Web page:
By KERI BRENNER | Marin Independent Journal
(NOVATO, CA) The Buck Institute for Education in Novato has received a $2.9 million grant to create a curriculum for science and social studies classes in grades four through 12.
The funding was awarded by the Bezos Family Foundation. The organization is run by Mike and Jackie Bezos, the parents of Amazon founder Jeff Bezos.
“The support provided by the Bezos Family Foundation offers an opportunity for teachers in schools and districts across the United States and the world to engage all students — especially Black and Brown students — in deeper learning to achieve success in college, career and life,” Bob Lenz, an executive at the institute, said in a statement announcing the grant.
Lenz, the head of PBLWorks, the institute’s “project-based learning” group, said the curriculum will be developed over the next couple of years. Once it has been tested at California and Colorado schools, the program will be posted online as free and open content for teachers.
Marin schools and teachers could be involved in the testing, Lenz said.
“We’re asking students to do their own research and apply it,” he said. The projects could touch on such topics as anti-racism, environmental activism or social justice, he said.
“We want to be very authentic in that we’re offering an opportunity for students to see themselves in the curriculum,” Lenz added. “There hasn’t been enough of those opportunities. We know they could be controversial, but we’re ready for it.”
Project-based learning, or PBL, is a type of teaching where students are assigned a real-world task and learn to work in teams to get it done. An example might be second-graders going to a local park, seeing what improvements were needed, creating a list of solutions and then presenting their research to local officials, Lenz said.
For high school students in a science class, an example might be teens researching the water quality issues in Flint, Michigan. The students would identify possible chemical additives that might help render the water supply less toxic and present their findings to a recognized scientific journal, Lenz said.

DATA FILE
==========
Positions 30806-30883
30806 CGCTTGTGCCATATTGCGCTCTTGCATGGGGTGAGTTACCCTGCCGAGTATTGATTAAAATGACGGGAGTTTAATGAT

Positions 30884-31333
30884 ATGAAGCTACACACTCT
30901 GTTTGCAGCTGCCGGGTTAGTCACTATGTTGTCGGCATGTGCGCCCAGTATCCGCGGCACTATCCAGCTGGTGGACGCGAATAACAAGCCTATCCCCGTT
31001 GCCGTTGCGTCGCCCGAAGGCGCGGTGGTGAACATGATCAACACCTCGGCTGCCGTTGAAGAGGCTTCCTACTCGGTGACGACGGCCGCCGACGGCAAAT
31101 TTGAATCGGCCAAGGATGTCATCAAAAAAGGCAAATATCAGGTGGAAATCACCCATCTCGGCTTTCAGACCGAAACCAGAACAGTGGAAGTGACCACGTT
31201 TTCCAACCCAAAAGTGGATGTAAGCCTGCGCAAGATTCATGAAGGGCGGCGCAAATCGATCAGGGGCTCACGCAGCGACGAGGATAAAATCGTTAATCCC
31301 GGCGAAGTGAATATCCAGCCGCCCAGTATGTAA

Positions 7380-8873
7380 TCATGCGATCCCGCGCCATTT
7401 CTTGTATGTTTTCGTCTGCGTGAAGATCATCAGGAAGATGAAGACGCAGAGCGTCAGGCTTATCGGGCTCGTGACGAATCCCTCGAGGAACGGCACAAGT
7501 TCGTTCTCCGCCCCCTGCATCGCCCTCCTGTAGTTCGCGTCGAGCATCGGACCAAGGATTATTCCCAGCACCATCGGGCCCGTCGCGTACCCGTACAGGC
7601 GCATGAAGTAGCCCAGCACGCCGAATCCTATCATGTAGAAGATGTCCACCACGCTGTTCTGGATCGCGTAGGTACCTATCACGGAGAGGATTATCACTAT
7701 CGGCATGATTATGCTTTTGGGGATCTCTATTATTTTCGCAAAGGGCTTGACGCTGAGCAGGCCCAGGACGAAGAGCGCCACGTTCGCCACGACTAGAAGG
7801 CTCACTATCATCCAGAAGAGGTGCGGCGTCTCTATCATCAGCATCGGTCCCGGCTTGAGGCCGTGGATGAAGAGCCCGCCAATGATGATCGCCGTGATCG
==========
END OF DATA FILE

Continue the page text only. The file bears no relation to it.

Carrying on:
“Offering high-quality and ready-made PBL-based curricula to educators at no charge will increase the likelihood that teachers implement high-quality projects and increase impact for all students,” said Kathleen Schwille, executive director of PBLNow.
PBLNow is a new division of PBLWorks. It is working on the Bezos Family Foundation curriculum as well as a science curriculum project for the Kentucky Department of Education.
“PBLNow curriculum units will work seamlessly with PBLWorks professional learning services to support teachers, schools and districts in enacting high-quality PBL experiences,” Schwille said.
According to Lenz, the project draws on recent studies published and supported by Lucas Education Research, a subdivision of the Marin-based George Lucas Education Foundation.
The studies indicate that PBL, professional development and high-quality instructional materials can have an impact on student outcomes across all grade levels, racial or ethnic groups and socioeconomic groups.
The Buck Institute for Education has previously worked with teachers and students at the Novato Unified School District and San Rafael City Schools. Lenz said the Bezos Family Foundation “has a lot of confidence in our team” after collaborating on prior project-based learning endeavors.
“This new line of work builds on Buck Institute for Education’s 30 years of success building the capacity of teachers and school and district leaders to implement gold-standard project-based learning through high-quality professional development,” Lenz said.
“This project acknowledges the need for teachers to have ready access to high quality instructional materials to achieve student outcomes,” he said.